You write that you can’t see how being “separated” from God would motivate Arianism or Nestorianism but if Jesus is “separated” from the Father as a divine person, then Jesus is not fully divine and then we have Arianism. If Jesus as a divine person is not separated from the Father but a separation takes place, then there must be some other Jesus that is separated from the Father, a human person and then we have Nestorianism. But on the contrary, Jesus is never separated from the Father and the Spirit which is why Arianism and Nestorianism are wrong. Btw, Arianism wasn’t merely that Jesus had a different role than the Father, but that Jesus had such a role because there were properties true of him that could not be true of absolute deity where divinity as such was simple and so only capable of being or having one property, namely that of Fatherhood or source.

    I already alluded to the language of Romans 8 of God condemning or breaking the power of sin in the flesh of Christ. Christ has destroyed the destroyer and not merely pronounced and extrinsic legal declaration against it. I agree that Christ is made after the pattern of sinful flesh and that sin is condemned or broken in the death of Christ. Unfortunately, I can’t see in Rom 8 any reason to think it is the person of Christ that is being condemned by God. Secondly, the language is intrinsic rather than extrinsic as displayed by the benefit procured, so that the law might be fulfilled in us. So there is nothing there on the surface that implies the penal model.

    The question isn’t whether Is 53 speaks of Christ bearing our punishment or not, but what punishment amounts to here. Since there is more than one theory of what constitutes justice and hence punishment, I am not sure why you get to assume yours without argument. Why assume that vindictive or retributive theory of justice is at work here? Isn’t the point of Jesus that God’s justice is something quite different than that of the pagan deities and the world? The question is therefore, what “for” out sins amounts to?

    I agree that 1 John speaks of making propitiation. Does John mean to turn away God’s wrath because God like Zeus got angry? Does God’s justice then depend on whether there are objects external to him for that justice to be exemplified or no? I grant that the use of propitiation among the pagans meant a turning away of a retributive justice, but I don’t grant that John means this. What the language requires is that Jesus is the locus of God’s expiation for sin or means of reconciliation. So here again, I think you are committing the word-concept fallacy.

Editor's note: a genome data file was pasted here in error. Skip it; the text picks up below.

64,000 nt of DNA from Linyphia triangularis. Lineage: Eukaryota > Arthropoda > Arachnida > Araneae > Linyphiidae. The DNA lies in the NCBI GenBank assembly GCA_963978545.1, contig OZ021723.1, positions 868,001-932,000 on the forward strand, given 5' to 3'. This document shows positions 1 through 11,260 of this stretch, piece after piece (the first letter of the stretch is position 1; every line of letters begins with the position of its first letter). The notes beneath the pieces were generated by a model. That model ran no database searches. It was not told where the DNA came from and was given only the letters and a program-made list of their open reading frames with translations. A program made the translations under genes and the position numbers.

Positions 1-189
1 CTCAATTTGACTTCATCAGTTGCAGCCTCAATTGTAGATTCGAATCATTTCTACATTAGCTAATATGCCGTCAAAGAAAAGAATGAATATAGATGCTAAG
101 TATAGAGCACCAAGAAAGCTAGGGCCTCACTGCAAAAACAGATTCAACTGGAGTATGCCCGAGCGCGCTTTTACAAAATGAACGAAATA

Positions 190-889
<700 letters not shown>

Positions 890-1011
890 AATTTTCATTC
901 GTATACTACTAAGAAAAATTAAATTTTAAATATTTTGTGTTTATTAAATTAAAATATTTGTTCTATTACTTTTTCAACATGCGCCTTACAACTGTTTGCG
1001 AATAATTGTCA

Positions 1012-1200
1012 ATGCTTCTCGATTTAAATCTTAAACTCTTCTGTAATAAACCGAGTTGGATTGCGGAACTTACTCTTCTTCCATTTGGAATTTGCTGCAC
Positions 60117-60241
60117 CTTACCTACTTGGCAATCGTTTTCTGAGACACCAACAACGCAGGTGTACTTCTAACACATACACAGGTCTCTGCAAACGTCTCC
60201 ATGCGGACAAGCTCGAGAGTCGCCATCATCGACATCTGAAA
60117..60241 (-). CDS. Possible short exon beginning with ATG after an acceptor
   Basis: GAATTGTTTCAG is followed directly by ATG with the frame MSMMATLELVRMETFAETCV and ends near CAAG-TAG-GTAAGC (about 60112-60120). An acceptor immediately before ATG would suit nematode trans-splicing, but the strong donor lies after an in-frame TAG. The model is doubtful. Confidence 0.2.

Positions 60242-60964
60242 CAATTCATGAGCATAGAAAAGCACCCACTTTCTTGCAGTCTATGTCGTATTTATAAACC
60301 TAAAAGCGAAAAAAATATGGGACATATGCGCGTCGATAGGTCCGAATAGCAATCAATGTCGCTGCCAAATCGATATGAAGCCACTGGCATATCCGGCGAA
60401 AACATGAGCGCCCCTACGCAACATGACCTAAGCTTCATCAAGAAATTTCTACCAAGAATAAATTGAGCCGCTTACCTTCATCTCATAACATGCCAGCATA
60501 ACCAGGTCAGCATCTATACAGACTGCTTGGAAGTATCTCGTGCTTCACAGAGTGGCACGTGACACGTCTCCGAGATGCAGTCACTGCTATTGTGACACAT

I asked before and you left your claim undefended, how does the Penal model imply the Christus Victor model?

    You ask, why would Christ reign from the Cross if his victory wasn’t won there? The CVM doesn’t deny that Christ’s victory is won there, so the problem you pose for the CVM depends on a straw man. The victory over death is multi-faceted. Christ maintains the hypostatic union securing man’s eternal existence since all humans are now united to God at the level of nature. This is why the wicked are raised and persist eternally and why Christ is their redeemer and Lord even if they do not admit as much and deny him. (2 Pet 2:1) All men are granted the justification to life. Second, Christ undoes the power of death and removes its association with sin thereby making the weapon of the devil useless. Sin can’t bring about our annihilation and Christ takes the power of death captive, re-ordering towards the end of resurrection rather than annihilation. He recapitulates death in himself and by his death tramples down death. So the sting of death has been rendered powerless since God has overcome death in human nature.

    I quite agree that by his stripes we are healed but I fail to see how we get from that idea to the idea that the Father punishes the Son as if he were a sinful agent. You paraphrase the Pauline passage that the requirement of the law is fulfilled in us, but is your view that justification is fulfilled in us, as grounded in us or rather imputed to us forensically?

    I do view the two models as mutually exclusive. This is why I asked you to support your claim that the penal model entailed the Christus Victor model. If you accuse me of a straw man you need to show where I have created a caricature of it. Did the animals pay the penalty? Is the penalty for a crime extrinsic to its object so it doesn’t matter who pays, just as long as someone suffers? Perhaps God was being merciful in giving them clothes now that they were outside of paradise. If the animals paid the penalty then Adam and Eve should never have died since the animals already paid it. If they didn’t pay it or in full, then why kill the animals at all?

  11. Heather

    Having sat under "penal substitution"-leaning teaching my whole life, I would have to say that there is a lot of damage the view can do to a personal relationship with God.

    On one hand, people can say--"I've been SAVED! because of what Jesus did on the cross" and then go out and continue to do whatever comes naturally.

    On the other hand, we can say --"I've been SAVED! but need to be sure to do everything right so that I don't misstep and lose what Jesus has offered"...which sets up almost a grovelling slave mentality of obey, obey obey or else.